Exeposé Comment’s Debate Correspondent Fiona Potigny reviews Debating Society‘s debate on the highly controversial and topical notion of the necessity of torture.
With the year’s final debate being on the enthralling (and polemic as ever) topic of whether “torture is a necessary evil”, it was with regret that I learned it nearly didn’t go ahead. Why? Well, who would want to defend the motion? Anyone who did so would not only run the risk of being branded psychopathic, but also repelling future employers when they perform the dreaded internet profile check of which Career Zone so frequently warn us.
Luckily, this wasn’t enough to deter dedicated President Scott Pepé and equally enthusiastic Alex Karapancev from stepping up at the eleventh hour; though I must point out – keep your hats on, employers! – that they do not condone torture in any way, shape or form. Their justifications were purely for the sake of the debate.
With that disclaimer out of the way, Pepé was first up on the figurative podium. Armed with no script whatsoever – a bold move considering the lack of preparation time – he painted the picture of that “clear blue August morning” in 2006 in which the potential bombings of 7 transatlantic airliners would have led to the deaths of around 1000 people: a potential tragedy of catastrophic proportions, but one avoided through the probable use of torture.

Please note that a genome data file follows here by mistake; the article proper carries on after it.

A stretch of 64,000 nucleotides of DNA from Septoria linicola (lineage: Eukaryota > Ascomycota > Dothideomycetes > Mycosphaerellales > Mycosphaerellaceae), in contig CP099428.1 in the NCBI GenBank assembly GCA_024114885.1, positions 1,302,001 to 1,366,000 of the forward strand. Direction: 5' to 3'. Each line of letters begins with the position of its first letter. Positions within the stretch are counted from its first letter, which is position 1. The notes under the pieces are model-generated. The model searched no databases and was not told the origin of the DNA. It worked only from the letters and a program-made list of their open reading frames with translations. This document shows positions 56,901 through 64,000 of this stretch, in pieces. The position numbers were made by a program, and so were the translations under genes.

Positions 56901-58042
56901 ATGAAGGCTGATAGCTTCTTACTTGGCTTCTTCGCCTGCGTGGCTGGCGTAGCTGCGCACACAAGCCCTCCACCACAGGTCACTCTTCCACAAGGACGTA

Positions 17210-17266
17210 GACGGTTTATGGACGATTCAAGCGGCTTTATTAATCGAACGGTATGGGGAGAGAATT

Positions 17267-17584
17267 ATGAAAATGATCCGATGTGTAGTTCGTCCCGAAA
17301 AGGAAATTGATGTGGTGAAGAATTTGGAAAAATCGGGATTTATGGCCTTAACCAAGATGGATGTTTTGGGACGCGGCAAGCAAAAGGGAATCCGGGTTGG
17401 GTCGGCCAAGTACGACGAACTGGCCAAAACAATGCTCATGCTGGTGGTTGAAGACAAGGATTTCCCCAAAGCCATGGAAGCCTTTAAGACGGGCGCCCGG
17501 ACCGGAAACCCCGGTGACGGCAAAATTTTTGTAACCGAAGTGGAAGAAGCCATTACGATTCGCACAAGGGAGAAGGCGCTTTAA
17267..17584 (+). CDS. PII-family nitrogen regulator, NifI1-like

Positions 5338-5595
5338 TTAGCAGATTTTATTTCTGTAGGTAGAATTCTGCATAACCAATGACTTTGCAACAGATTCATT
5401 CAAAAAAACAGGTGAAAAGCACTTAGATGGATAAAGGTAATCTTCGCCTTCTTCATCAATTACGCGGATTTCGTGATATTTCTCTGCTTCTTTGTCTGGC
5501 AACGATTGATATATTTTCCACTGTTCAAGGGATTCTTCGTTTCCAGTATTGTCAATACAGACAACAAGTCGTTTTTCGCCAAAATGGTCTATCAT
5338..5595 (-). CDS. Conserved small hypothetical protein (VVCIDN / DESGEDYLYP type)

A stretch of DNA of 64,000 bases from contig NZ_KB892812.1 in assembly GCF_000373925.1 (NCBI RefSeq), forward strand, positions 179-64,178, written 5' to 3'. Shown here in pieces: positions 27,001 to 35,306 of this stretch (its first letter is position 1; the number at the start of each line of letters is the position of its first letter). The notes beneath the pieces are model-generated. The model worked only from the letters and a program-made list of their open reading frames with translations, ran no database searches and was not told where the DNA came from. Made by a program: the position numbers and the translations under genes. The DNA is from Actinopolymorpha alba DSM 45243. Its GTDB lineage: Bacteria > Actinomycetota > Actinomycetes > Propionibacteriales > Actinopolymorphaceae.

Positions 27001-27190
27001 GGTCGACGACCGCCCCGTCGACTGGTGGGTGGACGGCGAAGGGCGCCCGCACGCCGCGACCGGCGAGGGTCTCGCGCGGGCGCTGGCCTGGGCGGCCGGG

Pepé developed his argument centring on the new face of warfare: terrorism, and how it must be combated through the acquisition of intelligence, with torture providing a method for this in “ticking time bomb” circumstances. He concluded that we should “check our privilege” owing to our relative safety in the Exeter bubble, and that “[we] can’t handle the truth” that this security stems from the execution of evil acts undertaken “for the greater good” by a Govt with a “licence to kill”. He really was on fire with the catchphrases.
Despite having almost entirely improvised this speech, it has to be said that aside from a tad of foot-shuffling and the occasional pause, which could have been for dramatic impact anyway, very little gave this away. Pepé delivered an on-the-whole convincing speech in a confident and articulate manner, which left the proposition in a strong position despite the lack of support from the audience shown in the initial vote of conscience.
Dr Dan Steed, lecturer in Strategy and Defence, assured us that he would not embark upon an emotive journey through the morally abhorrent imagery of GuantanamoBay and the like. His purpose was to attack the premise of “necessity” in the motion. Drawing on his in-depth security knowledge, which was later flaunted during questioning, he reasoned that effectiveness is the currency in which security services deal, meaning that measures lacking certainty of success – cough, torture – should therefore be dismissed.
Taking a different stance, he also referenced the primary historic uses of torture: deterrence and oppression, as exemplified by the Spanish Inquisition and the Salem Witch Trials. Most persuasive however, was his quoting of the famous “How many fingers am I holding up?” passage in Orwell’s 1984 to demonstrate the unreliability of information gleaned from torture.